Impact of covid-19 policy responses on health, socio-economic and environmental dimensions in five countries
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School of Public Health, Vita-Salute San Raffaele University Italy
Bocconi University Italy
School of Public Health, Vita-Salute San Raffaele University University College London Italy
Publication date: 2023-04-26
Popul. Med. 2023;5(Supplement):A1810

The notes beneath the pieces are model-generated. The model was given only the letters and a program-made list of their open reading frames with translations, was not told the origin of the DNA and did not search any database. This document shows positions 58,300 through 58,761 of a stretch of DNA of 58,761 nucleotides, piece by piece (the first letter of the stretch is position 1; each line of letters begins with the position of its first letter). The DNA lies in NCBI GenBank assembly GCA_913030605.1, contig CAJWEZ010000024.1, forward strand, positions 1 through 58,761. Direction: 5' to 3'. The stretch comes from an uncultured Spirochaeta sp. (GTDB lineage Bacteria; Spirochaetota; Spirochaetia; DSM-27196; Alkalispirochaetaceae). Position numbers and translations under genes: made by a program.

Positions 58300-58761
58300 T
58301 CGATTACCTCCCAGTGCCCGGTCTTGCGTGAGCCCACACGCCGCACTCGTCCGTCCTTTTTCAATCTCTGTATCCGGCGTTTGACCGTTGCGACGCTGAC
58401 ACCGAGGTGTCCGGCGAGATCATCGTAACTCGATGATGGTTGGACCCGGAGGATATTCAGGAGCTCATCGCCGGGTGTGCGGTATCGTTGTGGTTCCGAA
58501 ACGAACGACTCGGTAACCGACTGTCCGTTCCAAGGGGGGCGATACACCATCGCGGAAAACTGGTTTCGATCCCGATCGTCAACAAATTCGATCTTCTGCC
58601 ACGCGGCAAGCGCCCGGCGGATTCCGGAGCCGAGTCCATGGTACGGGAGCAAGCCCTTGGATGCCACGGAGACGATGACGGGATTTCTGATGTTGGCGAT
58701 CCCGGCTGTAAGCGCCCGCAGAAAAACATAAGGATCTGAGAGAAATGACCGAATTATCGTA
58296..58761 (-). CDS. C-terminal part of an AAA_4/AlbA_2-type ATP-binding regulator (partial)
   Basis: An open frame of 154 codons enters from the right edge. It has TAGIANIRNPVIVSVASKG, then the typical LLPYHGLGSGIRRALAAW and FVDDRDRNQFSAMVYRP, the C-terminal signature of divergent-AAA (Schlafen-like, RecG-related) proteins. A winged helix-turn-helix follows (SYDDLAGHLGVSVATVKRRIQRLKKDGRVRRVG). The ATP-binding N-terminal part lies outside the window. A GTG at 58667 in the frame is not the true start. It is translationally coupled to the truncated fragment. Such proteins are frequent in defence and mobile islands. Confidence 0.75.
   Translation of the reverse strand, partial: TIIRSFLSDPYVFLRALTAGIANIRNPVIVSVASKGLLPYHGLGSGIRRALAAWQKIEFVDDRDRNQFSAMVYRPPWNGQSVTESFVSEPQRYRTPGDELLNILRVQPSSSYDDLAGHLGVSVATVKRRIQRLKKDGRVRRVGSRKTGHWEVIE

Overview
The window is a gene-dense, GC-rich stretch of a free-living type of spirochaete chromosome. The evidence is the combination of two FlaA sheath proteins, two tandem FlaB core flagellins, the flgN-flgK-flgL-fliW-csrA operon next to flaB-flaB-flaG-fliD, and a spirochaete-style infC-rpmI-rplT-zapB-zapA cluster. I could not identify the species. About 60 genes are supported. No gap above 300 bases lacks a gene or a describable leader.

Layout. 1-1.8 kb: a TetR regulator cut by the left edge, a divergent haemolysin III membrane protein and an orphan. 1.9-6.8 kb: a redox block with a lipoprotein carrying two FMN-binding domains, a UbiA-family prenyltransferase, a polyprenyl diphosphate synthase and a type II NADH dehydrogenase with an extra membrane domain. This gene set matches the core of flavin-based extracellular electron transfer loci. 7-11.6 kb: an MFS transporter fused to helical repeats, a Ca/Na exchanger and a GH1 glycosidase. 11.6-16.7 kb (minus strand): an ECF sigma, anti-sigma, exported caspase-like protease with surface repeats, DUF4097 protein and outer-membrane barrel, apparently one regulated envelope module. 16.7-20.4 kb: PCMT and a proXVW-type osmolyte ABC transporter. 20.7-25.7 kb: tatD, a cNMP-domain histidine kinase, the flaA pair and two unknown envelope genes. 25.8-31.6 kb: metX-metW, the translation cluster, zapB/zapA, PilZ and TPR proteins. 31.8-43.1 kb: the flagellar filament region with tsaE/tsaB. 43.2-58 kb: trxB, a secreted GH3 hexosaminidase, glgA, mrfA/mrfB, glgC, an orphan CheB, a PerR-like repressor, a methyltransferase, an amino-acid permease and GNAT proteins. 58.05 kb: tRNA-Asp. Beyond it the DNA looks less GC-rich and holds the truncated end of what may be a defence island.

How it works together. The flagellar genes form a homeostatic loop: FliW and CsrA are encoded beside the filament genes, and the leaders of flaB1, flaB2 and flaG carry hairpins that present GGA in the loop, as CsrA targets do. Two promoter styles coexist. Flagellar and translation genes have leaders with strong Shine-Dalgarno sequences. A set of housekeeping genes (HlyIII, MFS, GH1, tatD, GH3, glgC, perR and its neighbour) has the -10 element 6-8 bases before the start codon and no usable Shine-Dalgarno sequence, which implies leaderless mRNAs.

The COVID-19 pandemic generated devastating impacts on human health and economic activities. Three groups of policy strategies are adopted to address health and socio-economic problems: containment, economic and health policies. This report is part of the Coronadx EU funded project (n. D7.4) and aims to examine the impact of COVID-19 policy responses on health, socio-economic and environmental dimensions in five countries. The analysis (2020-2021) involved Denmark, Italy, Israel, Sweden, United Kingdom. For each country we set up a matrix aimed at identifying the relevance of statistical relationships between the economic, social, health and environmental variables and the policy responses examined in the study cases. The effectiveness of each country’s policies was examined using a cost-effectiveness approach. We attributed monetary values to the costs of policy responses and their effect indicators. The policy response costs included national economic support and health policies (vaccination campaigns, contact tracing, face masks). The policy effect indicators included GDP recovery, CO2 emission reduction and Covid-19 deaths adverted. Stricter containment policies have significant economic, environmental, and health impacts. Economic support policies had limited relevance, and health policies, especially vaccination campaigns, were highly effective. Italy, Sweden and the United Kingdom are the countries where the overall positive effects overcome costs. Overall positive effects are two times higher than costs in the UK and almost three times higher in Italy and Sweden. Conversely, Denmark and Israel report a negative balance. Denmark shows the lowest policy effectiveness, with policy costs four times higher than positive effects. The cost-effectiveness assessment shows high effectiveness for the Italian and the UK models. Countries that eased measures quickly after the epidemic curve declined benefited economically without significant negative health effects. High cost-effectiveness has been demonstrated for models with strong lockdown and strict health policies. Long-term impact of stronger economic policies could be further evaluated.
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